Scottish Independence: Killers want vote in poll

Two killers want the right to vote in the independence referendum. Picture: Bill Henry
Two killers want the right to vote in the independence referendum. Picture: Bill Henry
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Two convicted killers from the Lothians have launched a legal challenge to overturn the ban on jailed offenders voting in next year’s independence referendum.

Murderers Andrew Gillon and Leslie Moohan maintain they want to vote in the poll on the independence issue.

They allege that the provisions of legislation preventing them taking part in the ballot are incompatible with their rights under the European Convention on Human Rights.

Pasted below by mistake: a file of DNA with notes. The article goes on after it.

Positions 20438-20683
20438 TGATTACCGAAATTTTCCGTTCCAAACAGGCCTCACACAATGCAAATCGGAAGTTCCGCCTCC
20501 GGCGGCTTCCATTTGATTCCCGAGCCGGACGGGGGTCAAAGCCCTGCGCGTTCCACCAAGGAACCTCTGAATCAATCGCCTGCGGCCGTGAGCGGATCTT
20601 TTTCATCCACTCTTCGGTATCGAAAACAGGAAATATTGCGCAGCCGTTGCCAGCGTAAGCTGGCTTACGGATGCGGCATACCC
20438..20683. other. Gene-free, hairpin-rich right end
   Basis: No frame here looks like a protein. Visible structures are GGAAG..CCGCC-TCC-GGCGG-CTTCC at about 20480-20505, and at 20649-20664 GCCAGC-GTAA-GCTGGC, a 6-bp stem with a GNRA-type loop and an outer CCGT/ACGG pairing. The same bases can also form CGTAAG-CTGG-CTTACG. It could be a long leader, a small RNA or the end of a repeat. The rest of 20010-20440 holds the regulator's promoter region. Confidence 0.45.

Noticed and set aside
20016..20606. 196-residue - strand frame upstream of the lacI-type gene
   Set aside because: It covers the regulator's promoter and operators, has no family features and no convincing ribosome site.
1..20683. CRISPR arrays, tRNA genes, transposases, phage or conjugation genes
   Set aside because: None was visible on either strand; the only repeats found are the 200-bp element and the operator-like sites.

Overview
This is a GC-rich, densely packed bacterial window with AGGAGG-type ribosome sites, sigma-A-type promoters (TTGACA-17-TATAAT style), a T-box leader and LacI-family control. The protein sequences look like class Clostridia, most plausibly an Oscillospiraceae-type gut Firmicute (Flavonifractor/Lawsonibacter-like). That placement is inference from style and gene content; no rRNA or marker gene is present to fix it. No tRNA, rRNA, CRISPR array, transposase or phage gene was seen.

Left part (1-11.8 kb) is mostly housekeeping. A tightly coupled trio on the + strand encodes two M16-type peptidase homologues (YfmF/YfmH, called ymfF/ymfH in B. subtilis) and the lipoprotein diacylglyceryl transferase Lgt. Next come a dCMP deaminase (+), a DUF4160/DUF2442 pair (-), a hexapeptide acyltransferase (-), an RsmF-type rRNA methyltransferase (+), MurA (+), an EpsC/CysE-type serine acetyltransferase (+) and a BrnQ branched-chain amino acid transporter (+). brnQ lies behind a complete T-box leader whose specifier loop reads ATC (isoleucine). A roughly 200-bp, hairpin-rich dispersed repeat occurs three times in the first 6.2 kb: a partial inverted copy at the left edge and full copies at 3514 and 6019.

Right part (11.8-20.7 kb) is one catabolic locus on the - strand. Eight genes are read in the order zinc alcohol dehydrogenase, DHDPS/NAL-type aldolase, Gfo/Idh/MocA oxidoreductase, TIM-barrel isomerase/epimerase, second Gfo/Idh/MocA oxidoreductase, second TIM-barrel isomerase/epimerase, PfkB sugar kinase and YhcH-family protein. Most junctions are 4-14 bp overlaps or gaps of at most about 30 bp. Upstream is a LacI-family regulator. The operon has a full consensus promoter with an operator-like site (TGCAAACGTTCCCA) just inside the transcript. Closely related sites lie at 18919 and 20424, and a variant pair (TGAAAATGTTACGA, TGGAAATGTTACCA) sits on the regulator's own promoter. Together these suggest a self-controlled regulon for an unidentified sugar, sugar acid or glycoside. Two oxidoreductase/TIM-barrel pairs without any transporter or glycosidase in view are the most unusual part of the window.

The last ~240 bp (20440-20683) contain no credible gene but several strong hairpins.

Gillon was jailed for a minimum of 12 years after he was convicted of hacking a man to death in Bathgate in 1998.

Moohan was jailed for at least 15 years in 2008 after he murdered an Edinburgh man and hid his body under a bed in a city guest house.

The Lord Advocate maintains that the claims that the provisions of the legislation are incompatible with human rights and contrary to the requirements of EU law are misconceived. He says that the inmates’ claims are “misconceived” and that they should be refused.

A Scottish Government spokesman said: “We do not believe prisoners should be able to vote while in prison.”